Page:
So bottom line, when it comes to the whole point of the scroll, in all honesty, there could be a square block at the top of the violin and it would not function any differently. The carved shape, whatever it may be just adds some of that beautiful mystery to the appearance, performance and artistry of playing the violin.
Moving on to the next part of the violin, right below the scroll, you have 4 pegs (one for each string). The pegs are used to make larger adjustments in tuning, as opposed to the fine tuners (smaller turners at the other end of the strings) which make small adjustments in tuning. In the picture below, there is only one fine tuner.
More expensive and higher quality instruments typically only have one or two fine tuners as opposed to the four that you might see on your instrument as a beginner. Because the instruments are of higher quality, the pegs themselves can be used to make finer adjustments in pitch as well as larger ones without slipping, coming out of place, or giving you other difficulties that are common to beginner-level instruments.
Moving downward from there, you have the neck, which is the long part of the violin attaching the body to the scroll. On the neck you have the fingerboard, which is the black surface that you see that travels some length up over the instrument. As you might’ve guessed, the fingerboard is where you place your left-hand fingers to create different notes while bowing or plucking the strings.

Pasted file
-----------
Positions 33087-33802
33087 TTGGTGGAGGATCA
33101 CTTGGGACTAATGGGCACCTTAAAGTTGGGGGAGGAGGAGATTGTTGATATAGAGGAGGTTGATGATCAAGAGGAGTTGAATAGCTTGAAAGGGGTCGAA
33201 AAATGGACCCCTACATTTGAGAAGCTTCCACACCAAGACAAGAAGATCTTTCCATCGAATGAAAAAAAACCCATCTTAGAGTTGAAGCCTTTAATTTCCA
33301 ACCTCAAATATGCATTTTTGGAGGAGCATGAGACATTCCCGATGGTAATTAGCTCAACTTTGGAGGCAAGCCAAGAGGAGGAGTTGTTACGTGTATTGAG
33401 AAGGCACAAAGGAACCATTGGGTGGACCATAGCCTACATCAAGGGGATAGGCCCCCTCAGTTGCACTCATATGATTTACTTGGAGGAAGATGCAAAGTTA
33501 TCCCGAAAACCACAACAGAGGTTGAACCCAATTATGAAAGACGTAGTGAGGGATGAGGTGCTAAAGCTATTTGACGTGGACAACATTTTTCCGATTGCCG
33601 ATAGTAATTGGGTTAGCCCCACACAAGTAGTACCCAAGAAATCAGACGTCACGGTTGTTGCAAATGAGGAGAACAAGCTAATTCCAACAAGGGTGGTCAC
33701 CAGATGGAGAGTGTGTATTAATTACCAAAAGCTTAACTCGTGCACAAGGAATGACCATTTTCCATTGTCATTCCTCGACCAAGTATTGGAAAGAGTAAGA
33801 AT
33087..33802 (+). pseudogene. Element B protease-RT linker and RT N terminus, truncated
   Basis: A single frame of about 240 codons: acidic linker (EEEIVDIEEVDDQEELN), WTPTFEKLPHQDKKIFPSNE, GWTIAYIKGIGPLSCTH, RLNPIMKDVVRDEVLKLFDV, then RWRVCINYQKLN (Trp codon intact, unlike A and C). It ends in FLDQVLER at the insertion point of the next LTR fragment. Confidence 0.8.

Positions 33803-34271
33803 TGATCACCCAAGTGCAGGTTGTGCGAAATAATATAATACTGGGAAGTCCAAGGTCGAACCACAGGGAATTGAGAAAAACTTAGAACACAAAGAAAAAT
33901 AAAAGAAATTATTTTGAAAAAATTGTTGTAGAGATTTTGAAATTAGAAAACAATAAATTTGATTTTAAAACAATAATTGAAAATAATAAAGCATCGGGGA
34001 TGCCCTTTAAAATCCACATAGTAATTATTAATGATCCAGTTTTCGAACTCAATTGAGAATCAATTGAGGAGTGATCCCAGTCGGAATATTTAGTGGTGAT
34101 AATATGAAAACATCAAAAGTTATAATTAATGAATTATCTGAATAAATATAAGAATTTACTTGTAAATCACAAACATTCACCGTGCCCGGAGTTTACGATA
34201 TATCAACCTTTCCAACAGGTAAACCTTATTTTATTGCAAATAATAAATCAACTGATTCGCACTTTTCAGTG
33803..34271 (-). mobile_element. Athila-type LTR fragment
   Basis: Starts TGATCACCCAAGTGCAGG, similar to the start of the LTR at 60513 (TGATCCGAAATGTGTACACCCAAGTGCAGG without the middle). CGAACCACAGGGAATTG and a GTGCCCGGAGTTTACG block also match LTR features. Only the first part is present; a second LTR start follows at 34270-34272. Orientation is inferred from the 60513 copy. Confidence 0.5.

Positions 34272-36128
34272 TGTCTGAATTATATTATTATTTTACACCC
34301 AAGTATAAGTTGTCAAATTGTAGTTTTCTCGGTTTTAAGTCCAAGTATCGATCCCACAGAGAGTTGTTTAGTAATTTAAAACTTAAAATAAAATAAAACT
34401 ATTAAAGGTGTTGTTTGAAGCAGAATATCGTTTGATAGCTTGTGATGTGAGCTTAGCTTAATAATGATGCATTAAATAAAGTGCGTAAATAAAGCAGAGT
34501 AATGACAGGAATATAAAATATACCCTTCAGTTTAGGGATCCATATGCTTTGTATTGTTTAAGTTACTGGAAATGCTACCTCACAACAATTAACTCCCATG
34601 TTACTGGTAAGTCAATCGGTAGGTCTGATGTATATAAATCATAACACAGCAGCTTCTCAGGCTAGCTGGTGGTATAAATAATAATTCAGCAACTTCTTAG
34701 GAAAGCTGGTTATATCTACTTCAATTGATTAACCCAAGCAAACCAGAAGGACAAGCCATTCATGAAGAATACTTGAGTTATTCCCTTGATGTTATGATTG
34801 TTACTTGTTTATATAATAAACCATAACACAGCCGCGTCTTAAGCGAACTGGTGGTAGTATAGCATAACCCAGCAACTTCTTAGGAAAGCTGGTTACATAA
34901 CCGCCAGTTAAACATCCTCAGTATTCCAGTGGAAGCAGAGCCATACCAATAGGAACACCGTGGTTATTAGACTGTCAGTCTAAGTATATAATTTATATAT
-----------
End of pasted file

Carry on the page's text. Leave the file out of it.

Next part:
You can play as high up as the fingerboard goes, but no further. Beyond that point you will find free space beneath the strings, and that is where the instrument is meant to be played with the bow. If you place your fingers here or touch it too much, it could affect the quality of your strings and therefore your sound. Try and avoid touching that area of the strings. That rule applies to the bow hair itself as well. When you touch the bow hair too much, the oil on your fingers transfers and remains on the hair, which makes the bow less able to grab onto the strings and create a sound. So golden rule: don't touch the bow hair!